California has a new old governor. Here's some of what the always-interesting Jerry Brown said during yesterday's swearing-in ceremonies:
In seeking the Office of Governor, I said I would be guided by three principles.
First, speak the truth. No more smoke and mirrors on the budget. No empty promises.
Second, no new taxes unless the people vote for them.
Third, return—as much as possible—decisions and authority to cities, counties and schools, closer to the people.
With your help, that is exactly what I intend to do. The budget I present next week will be painful, but it will be an honest budget. The items of spending will be matched with available tax revenues and specific proposals will be offered to realign key functions that are currently spread between state and local government in ways that are complex, confusing and inefficient. My goal is to achieve greater accountability and reduce the historic shifting of responsibility back and forth from one level of government to another. The plan represents my best understanding of our real dilemmas and possibilities. It is a tough budget for tough times. […]
Choices have to be made and difficult decisions taken. At this stage of my life, I have not come here to embrace delay or denial.
I'm a Brown softy, but it was a pretty good speech, filled with generous nods to California history/exceptionalism, semi-poetic interludes, and a winking yet respectful acknowledgment of the Zen Fascist's considerable Daddy issues. Most importantly, Brown continues to lay the rhetorical groundwork for a kind of long overdue shock therapy when it comes to tackling the Golden State's fantastical approach to public policy. Unfortunately (as he also points out in the speech), we've been down that road before, too.
Including in 1979, when, in the wake of Proposition 13, it had finally become clear to California's political class that voters were no longer tolerating the Sacramento/Spring Street status quo. Back then Gov. Moonbeam was singing an anti-government tune you barely hear from Republicans anymore, let alone Democrats. Let's listen in:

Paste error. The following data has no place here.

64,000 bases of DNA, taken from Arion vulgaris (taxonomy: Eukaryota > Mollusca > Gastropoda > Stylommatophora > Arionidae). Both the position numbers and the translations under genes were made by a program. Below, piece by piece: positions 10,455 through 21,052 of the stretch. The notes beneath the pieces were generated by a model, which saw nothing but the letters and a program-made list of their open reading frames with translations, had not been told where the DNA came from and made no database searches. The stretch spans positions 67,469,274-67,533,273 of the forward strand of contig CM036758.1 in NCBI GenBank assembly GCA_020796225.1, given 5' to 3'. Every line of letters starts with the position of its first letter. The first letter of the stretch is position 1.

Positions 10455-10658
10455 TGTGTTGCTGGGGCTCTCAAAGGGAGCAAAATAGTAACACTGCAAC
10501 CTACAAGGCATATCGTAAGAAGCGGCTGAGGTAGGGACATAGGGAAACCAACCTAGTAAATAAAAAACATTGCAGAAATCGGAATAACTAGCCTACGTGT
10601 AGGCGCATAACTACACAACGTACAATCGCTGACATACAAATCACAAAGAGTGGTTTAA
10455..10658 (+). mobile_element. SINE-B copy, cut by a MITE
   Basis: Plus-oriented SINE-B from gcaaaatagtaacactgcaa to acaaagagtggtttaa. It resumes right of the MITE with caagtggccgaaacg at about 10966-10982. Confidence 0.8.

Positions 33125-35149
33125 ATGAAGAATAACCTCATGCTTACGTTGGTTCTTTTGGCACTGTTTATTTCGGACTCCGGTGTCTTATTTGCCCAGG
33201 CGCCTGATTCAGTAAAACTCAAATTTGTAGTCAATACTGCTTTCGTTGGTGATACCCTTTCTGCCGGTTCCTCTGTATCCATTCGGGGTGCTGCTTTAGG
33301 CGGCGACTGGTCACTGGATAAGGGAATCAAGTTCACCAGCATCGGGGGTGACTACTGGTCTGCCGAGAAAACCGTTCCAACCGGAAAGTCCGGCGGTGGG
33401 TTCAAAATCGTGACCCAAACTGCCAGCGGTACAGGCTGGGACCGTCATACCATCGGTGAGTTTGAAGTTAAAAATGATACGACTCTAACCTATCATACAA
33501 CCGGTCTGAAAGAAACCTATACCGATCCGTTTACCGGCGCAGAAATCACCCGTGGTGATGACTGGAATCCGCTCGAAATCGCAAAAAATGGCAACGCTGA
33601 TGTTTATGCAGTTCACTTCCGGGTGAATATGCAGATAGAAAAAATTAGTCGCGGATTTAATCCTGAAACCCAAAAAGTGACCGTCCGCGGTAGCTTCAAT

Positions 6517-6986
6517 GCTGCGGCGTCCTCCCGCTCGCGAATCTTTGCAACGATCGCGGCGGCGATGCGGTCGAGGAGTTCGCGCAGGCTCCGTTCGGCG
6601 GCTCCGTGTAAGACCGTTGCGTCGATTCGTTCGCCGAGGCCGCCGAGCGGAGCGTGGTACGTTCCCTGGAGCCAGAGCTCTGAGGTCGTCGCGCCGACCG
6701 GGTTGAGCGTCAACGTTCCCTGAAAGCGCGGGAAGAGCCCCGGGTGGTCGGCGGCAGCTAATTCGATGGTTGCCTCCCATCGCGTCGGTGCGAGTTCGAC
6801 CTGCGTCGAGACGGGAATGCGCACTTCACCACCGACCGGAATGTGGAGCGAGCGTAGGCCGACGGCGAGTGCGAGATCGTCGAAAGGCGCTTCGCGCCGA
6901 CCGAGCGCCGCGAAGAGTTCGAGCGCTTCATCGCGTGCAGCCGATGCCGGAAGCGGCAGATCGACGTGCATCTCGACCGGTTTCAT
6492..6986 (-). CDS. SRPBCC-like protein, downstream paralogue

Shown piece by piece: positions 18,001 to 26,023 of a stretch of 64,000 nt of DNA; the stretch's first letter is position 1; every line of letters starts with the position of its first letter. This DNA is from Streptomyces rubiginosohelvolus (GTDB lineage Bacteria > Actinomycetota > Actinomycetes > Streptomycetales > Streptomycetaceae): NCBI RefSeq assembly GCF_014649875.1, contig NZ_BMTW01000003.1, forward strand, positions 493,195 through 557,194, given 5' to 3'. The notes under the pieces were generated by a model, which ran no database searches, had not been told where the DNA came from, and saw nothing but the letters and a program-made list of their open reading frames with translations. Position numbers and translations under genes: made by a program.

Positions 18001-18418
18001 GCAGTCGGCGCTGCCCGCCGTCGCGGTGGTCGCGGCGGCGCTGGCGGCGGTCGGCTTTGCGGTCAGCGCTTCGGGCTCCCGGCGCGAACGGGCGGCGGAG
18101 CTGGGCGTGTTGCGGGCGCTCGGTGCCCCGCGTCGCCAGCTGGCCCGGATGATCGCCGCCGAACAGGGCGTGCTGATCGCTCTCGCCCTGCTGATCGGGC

Why the anti-government mood? I asked this same question four years ago and now I believe I understand. Simply put, the citizens are revolting against a decade of political leaders who righteously spoke against inflation and excessive government spending but who in practice pursued the opposite course.
It is in this fundamental contradiction between what political leaders have said in their anti-inflation and anti-spending speeches and what they have actually done in their fiscal policies that we find the cause of today's political malaise. The ordinary citizen knows that government contributes to inflation and that runaway inflation is as destructive to our social wellbeing as an invading army. […]
There is much to learn about the unprecedented primary vote and victory of Proposition 13. Not the least of which is that the established political union, and corporate powers are no match for an angry citizenry recoiling against an inflationary threat to their homes and pocketbooks.
While it is true that the tax revolt has increased the privileges of the few, it has without question inspired the hopes of many. Plain working people, the poor, the elderly, those on fixed incomes, those who cannot keep up with each new round of inflation or protect themselves from each subsequent round of recession, these are the people who are crying out for relief.
But in their name and in the name of misfortune of every kind, false prophets have risen to advocate more and more government spending as the cure – more bureaucratic programs and higher staffing ratios of professional experts. They have told us that billion dollar government increases are really deep cuts from the yet higher levels of spending they demand and that attempts to limit the inflationary growth of government derive not from wisdom but from selfishness. That disciplining government reflects not a care for the future but rather self-absorption. These false prophets, I tell you, can no longer distinguish the white horse of victory from the pale horse of death. […]
It is time to get off the treadmill, to challenge the assumption that more government spending automatically leads to better living. The facts prove otherwise. More and more inflationary spending leads to decline abroad and decadence at home. Ultimately it will unwind the social compact that forms the basis of our society.